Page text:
Updated January 2023
In honor of National Financial Wellness month, I asked my pal, Lisa Drake, a CPA, for her top five tactics to build and maintain your business' financial health.
5 business tips for freelancers & contractors
This information is not intended as a substitute for professional financial, accounting, tax, insurance or legal consultation; it is provided “as is” without any representations or warranties, express or implied. Always consult professionals when you have specific questions about any financial matter.
1. Separate your accounts.
Set up a separate bank account for your business (income and expenses), and consider a credit card for business-only transactions. "There's nothing worse than having to separate out transactions at the end of the year to figure out whether you've made money or not," Drake says. "It's cleaner this way -- trust me." The extra work of managing that additional account is still less stressful and time-consuming than a mad dash to separate it all out right before the filing deadline.
2. Use credit carefully.
Speaking of credit cards, resist the temptation to use that credit to cover operations, especially when business is slow. Why? You can easily rack up a huge amount of debt you'll struggle to pay off when business picks up. "Interest on the debt keeps accruing and it's a vicious cycle," Drake laments. "Better to not get into the trouble in the first place." Tip: Paying those accounts off each month is good business.
3. Work with a pro.
Even if your finances and taxes are simple, it pays to meet with a CPA or EA (Enrolled Agent) to make sure you've got things set up right, are paying the right amount, and are tracking the right things. "These pros can help you maximize deductions and avoid troubles with the IRS," Drake says. NerdWallet has a good article on why you need a CPA.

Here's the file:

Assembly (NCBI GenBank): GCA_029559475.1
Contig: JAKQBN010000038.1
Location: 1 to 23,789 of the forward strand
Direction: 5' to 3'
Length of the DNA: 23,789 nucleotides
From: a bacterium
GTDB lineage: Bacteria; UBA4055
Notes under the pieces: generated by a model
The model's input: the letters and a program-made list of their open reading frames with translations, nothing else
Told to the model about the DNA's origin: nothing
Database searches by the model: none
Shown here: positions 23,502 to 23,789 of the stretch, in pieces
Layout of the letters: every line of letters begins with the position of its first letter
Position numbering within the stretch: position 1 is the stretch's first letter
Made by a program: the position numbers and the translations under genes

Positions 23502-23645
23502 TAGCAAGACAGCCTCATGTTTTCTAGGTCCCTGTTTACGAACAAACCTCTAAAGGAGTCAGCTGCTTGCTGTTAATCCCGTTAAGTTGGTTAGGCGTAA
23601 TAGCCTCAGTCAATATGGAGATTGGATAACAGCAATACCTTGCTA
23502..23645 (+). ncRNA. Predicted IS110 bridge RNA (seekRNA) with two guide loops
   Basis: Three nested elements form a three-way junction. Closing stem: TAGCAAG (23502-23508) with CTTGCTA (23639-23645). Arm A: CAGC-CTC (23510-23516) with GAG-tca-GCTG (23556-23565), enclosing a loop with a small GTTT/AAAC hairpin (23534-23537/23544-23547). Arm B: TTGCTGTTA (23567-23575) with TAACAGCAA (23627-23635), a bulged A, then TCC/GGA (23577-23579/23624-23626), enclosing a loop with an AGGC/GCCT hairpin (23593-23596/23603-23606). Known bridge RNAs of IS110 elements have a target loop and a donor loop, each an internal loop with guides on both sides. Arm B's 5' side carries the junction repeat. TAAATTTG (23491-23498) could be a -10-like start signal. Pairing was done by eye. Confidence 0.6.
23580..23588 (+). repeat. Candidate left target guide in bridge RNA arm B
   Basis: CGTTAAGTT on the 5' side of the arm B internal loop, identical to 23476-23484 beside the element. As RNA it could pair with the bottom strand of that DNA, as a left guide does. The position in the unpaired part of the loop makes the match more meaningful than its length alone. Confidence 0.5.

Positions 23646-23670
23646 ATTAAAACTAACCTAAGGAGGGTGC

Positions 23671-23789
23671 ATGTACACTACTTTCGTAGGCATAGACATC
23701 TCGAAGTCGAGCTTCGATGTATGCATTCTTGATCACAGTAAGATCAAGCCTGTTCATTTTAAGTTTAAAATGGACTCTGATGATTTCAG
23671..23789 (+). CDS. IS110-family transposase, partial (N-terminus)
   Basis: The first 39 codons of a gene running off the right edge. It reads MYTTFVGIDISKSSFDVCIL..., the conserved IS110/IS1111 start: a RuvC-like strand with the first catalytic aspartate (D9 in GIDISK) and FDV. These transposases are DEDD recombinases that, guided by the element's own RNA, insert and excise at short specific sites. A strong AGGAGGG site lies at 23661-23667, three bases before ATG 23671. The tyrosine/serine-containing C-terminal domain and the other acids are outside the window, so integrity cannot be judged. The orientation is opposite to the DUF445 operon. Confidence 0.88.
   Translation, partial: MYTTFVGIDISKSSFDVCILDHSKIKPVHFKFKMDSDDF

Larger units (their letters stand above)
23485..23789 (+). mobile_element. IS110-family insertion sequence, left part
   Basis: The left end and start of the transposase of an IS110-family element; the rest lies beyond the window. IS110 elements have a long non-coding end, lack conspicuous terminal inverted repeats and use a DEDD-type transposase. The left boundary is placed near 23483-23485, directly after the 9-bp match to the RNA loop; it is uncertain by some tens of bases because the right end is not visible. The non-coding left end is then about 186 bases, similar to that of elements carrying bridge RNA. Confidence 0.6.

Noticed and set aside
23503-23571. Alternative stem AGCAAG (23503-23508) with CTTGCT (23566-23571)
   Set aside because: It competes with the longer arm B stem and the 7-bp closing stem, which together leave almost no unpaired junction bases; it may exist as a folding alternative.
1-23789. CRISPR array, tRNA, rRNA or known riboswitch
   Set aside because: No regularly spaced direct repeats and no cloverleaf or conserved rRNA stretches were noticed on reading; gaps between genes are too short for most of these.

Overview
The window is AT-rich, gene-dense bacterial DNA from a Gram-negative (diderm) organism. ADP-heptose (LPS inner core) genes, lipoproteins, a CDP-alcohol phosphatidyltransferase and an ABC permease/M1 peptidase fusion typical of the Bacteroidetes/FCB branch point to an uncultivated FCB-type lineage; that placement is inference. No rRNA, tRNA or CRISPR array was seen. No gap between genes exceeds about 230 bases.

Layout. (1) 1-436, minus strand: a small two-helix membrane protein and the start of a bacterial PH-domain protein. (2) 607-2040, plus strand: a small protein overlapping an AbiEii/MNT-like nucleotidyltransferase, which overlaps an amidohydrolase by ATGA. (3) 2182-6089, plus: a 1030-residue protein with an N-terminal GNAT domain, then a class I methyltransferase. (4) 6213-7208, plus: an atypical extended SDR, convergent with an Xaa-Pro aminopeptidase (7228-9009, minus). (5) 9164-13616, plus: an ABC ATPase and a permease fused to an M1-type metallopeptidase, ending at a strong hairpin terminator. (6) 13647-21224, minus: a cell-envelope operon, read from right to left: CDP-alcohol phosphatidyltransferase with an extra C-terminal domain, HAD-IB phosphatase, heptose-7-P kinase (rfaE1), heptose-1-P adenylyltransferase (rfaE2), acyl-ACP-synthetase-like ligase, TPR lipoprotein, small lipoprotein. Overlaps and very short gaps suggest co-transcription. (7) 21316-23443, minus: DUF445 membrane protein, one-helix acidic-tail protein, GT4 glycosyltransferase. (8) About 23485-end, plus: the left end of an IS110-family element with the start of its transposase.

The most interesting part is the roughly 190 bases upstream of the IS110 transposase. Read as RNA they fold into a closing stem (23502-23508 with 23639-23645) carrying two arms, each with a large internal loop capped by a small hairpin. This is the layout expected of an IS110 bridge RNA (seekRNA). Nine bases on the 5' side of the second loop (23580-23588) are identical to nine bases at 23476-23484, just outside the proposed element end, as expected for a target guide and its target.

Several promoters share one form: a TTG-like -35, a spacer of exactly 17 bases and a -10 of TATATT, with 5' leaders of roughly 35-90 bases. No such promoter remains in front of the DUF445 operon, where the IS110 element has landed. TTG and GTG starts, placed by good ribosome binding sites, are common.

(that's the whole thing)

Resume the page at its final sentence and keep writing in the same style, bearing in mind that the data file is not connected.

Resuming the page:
4. Build a war chest.
It's a sad fact of life, but finances often ebb and flow. Resolve to set aside some (or set aside more) cash to cover you when business is slow or clients take their time to pay you. Tip: "You have to have a war chest stocked with at least 4-6 months of operating capital," Drake counsels. "And more is better."
5. Pay your taxes.
Seems obvious, but a lot of freelancers and contractors are confused about when and how much they have to pay in taxes. Yet another reason to meet early with a tax professional! While you're salting away that cash, earmark some for income tax payments. "The feds and probably the state want their fair share," Drake laughs. "And those guys get testy when you don't ante up. Tip: Stay ahead of it with estimated tax payments. If you don't know how much to estimate, your CPA or EA can help you with this. It's the best way to avoid a nasty surprise come April 15th."
Lisa Drake used to be a CPA with the heart of a teacher. She has over 25 years of accounting experience most of it specializing in small business. Always interested in education, she began teaching accounting part-time and later became a full-time instructor at Foothill College. Now she's a teacher with the heart of a CPA (and yes, CPAs do have hearts).